February 26th, 2017

Ausgezogne

Ausgezogene (1)The Ausgezogne is a south german deep fried cake which is similar to a doughnut but instead of a hole there is a very thin dough layer in the middle. Sometime this cake is called Knieküchlein (literally knee cake), too as the thin dough layer can be archived by stretching the dough over the knee. But it can be stretched by hand, too, and is very similar to forming pizza dough.

To get a good stretchable dough it is important to develop the gluten network fully. To support the gluten development a pâte fermentée is added to the rather soft dough. This makes it easy to  form the Ausgezogne dircetly before frying. The thin part gets crisp while the outer rim is soft and fluffy. And this contrast is typical for the little cake and makes it so delicious!

Ausgezogne

yields 20 Ausgezogene

Pâte Fermentée

  • 200g flour Type 550
  • 140g Water
  • 4g Salt
  • 2g fresh yeast

Dough

  • Pâte Fermentée
  • 300g flour Type 550
  • 110g Milk
  • 110g Egg
  • 15g Egg yolk
  • 10g fresh yeast
  • 3g Salt
  • 3g active Malt (optional)
  • 60g sugar
  • 60g Butter

For dusting

  • Powdered sugar

Mix all ingredients for the Pâte fermente and proof it for 1 hour at room temperature. Then put the dough into the fridge for 12 hours.

Knead all ingredients except sugar and butter for 10 min at slow speed. . Now add the sugar in two increments and knead 1 min after add each portion of sugar. At last add the butter all at once. Knead to full gluten development.

Let the dough rise for 1.5 hours.

Knock the air out of the dough and divide the dough into pieces of 50g and shape them into balls.  Press them down a little bit and place them on a well floured couch.

Proof for 60 min without cover. Directly before frying press the dough balls down in the middle and stretch to form a thin middle dough layer and a thick rim (similar to forming pizza).

Heat the oil to 150° – 160°C and fry for 2-3 min. Dust with powdered sugar after frying.

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12 thoughts on Ausgezogne

    1. Stefanie February 27th, 2017

      @Ulrike: Ohne Mitesser ist es natürlich schwierig. Bei uns haben Nichte und Neffe sehr fleißig bei der Vernichtung geholfen 😀 Sie hätten auch noch mehr gegessen, wenn nicht irgendwann Tante und Oma regulierend eingegriffen hätten. Gemein – aber so endete der Tag ohne Übelkeit 😉 !

      Reply
  1. Milena February 26th, 2017

    Wieviel Zitronenschalen kommen denn dran? In den Zutaten sehe ich leider keine Angaben.

    Reply
  2. Christoph February 27th, 2017

    Es gibt auch verschiedene Varianten dazu. In München zum Beispiel das Striezerl. Soweit ich das beurteilen kann, wird der selbe Teig verwendet, ein rechteckiges Stück genommen und an einer der langen Seiten mehrfach eingeschnitten und dann frittiert. Das Café Frischhut in München ist für frische Auszogne, Striezerl und Krapfen eine super Anlaufstelle.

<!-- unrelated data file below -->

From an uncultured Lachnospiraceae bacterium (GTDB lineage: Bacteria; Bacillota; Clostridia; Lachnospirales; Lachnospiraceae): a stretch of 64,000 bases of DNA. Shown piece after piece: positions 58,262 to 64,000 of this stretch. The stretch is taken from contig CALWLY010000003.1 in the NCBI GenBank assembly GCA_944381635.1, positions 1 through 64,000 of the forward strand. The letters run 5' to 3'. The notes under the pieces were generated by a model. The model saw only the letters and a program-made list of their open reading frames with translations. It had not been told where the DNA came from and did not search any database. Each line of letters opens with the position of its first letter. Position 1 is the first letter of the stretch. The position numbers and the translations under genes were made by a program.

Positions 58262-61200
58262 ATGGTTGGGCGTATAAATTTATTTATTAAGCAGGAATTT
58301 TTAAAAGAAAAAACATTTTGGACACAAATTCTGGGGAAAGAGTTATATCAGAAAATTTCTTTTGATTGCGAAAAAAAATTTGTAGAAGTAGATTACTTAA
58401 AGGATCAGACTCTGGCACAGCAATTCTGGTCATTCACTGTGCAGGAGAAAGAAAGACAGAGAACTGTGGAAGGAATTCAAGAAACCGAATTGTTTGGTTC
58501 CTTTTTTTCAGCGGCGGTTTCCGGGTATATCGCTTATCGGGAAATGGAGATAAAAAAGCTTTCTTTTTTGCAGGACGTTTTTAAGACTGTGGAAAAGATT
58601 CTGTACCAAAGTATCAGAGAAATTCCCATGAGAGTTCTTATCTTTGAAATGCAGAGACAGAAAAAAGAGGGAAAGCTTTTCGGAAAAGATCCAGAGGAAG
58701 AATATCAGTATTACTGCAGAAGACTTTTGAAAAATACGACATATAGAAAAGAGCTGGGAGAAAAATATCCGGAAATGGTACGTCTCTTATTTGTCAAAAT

Reply
    1. Stefanie February 27th, 2017

      @Christoph: Café Frischhut ist gespeichert, wird besucht, wenn ich das nächste Mal in München bin. Die Strizerl erinnern mich ein wenig an die Variante “Schürzkuchen” bzw. “Geknotetes”. Ich finde es super, wie immer mehr Rezept-Varianten dazukommen 🙂

      Reply
  3. Martina February 28th, 2017

    Hi Steffi,

    Vielen ❤️-lichen Dank für dieses super leckere Rezept……

    Meine Jungs haben die ‘Gezogenen Küchle’ schneller gegessen als ich sie backen könnte…

    Liebe närrische Grüße
    Martina

    Reply
  4. Wee March 2nd, 2017

    Hi Stefanie,

    I’m posing some questions here regarding German flour types, hope you don’t mind!
    1. I have the opportunity to get some flours from Germany but I wonder what is the equivalent in German. I see mostly weizenmehl 550. Is that the bread flour you use? I thought it’s more like normal flour (that is, between cake and all-purpose flour). Is that what you use for baking bread? Is there anything between weizenmehl 550 and 1050? 1050 is wholegrain flour right? The ‘strength’ of the flour is the same as 550 or is it stronger?

    2. I have been wanting to get diastatic malt for the longest time.What please is the translation in German so I know where to look? Can it be found in a supermarket and is it usually found in the flour section or maybe the muesli section?? If I can’t find it in a supermarket, where else can it be found?

    THANKS SO MUCH IN ADVANCE!

    Reply
    1. Stefanie March 2nd, 2017

      @Wee: For baking bread, Weizenmehl Type 550 is the most common in Germany. From the protein content it is somewhere between cake flour and all-purpose flour, that’s right. And Weizenmehl Type 1050 is in the middle between Type 550 and Whole grain flour (Weizenvollkornmehl). The strength is comparable to Type 550.
      The problem when comparing German Flour and American flour is that in Germany to flour is classified by its ash content. I explained it in more detail here.
      For diastatic Malt there are some translation possible: Gerstenmalzmehl (aktiv) or Malz (aktiv), it can be Backmalz (aktiv) as well. It is important that it is labeled either with “aktiv” or “enzymaktiv”, because otherwise it is normally non-diastatic. Since some month you can get diastatic Rye malt from the brand Seitenbacher ( labeled “Backmalz”) in the supermarket (e.g. REWE, Edeka or Hit). Normally it can be found in the flour section but it depends a bit on the supermarket.

      Reply
  5. Karin March 8th, 2017

    Hallo Stefanie,
    ich kenne Gebäck dieser Art unter dem Namen “Kiachln” (Bayern, Oberpfalz), was so etwa bedeutet: Küchlein. Selbst gebacken hab ich sie nie, weil mir die Mit-Esser fehlen. Frittieren nur für 4-6 Stück lohnt nicht wirklich.
    Auch der Begriff “Auszogne” (über´s Knie oder Handgelenk gezogene Teigstücke) ist hier üblich.

    Viele Grüße,
    Karin

    Reply

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